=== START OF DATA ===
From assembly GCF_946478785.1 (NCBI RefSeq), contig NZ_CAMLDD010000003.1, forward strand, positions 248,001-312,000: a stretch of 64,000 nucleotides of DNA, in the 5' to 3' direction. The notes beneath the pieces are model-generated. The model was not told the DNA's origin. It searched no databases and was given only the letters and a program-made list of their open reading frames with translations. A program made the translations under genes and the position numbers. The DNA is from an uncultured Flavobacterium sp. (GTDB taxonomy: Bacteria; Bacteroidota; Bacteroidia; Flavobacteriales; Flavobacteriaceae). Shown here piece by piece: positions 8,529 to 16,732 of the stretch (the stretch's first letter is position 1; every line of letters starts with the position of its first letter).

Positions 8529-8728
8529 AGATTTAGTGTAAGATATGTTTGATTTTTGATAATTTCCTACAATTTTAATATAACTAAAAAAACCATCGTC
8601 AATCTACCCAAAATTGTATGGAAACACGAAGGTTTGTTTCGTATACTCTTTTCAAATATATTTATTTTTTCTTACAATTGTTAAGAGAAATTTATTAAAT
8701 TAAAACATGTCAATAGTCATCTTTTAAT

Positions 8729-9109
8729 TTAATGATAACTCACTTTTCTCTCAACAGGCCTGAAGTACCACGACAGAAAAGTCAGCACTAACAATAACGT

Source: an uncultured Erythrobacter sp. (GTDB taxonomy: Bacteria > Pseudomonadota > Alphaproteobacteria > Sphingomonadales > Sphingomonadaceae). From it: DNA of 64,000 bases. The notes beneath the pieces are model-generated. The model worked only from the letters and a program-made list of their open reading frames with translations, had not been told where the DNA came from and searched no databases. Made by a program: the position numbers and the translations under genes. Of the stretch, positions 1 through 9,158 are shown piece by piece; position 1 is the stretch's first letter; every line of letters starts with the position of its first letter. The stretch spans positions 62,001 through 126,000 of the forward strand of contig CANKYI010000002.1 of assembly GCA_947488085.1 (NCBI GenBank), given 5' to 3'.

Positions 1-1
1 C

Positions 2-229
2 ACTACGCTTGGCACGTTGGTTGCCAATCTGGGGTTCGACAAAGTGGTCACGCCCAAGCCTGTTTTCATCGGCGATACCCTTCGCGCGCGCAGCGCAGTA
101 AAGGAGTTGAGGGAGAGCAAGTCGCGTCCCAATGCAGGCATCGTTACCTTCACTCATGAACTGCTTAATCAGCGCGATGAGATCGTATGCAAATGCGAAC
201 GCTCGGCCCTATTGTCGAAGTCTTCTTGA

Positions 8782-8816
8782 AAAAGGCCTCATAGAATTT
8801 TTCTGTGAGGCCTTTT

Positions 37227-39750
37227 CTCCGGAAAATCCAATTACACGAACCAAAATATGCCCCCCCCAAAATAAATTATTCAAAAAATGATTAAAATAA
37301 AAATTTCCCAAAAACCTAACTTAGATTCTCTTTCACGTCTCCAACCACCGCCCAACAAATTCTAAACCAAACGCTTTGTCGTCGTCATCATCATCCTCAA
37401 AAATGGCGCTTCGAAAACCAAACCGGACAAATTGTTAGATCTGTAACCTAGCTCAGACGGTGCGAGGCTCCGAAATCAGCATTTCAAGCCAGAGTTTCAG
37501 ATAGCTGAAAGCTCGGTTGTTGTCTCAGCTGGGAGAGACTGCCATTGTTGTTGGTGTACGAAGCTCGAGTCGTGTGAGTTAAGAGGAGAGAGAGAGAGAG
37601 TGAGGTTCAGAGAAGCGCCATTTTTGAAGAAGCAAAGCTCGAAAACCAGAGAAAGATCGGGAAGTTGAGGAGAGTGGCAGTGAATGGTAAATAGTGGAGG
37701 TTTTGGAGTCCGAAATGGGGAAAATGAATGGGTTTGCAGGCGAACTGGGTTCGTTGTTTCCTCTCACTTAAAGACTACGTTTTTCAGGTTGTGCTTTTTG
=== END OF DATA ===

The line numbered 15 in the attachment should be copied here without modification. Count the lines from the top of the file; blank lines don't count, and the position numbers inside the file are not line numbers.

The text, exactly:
Positions 8782-8816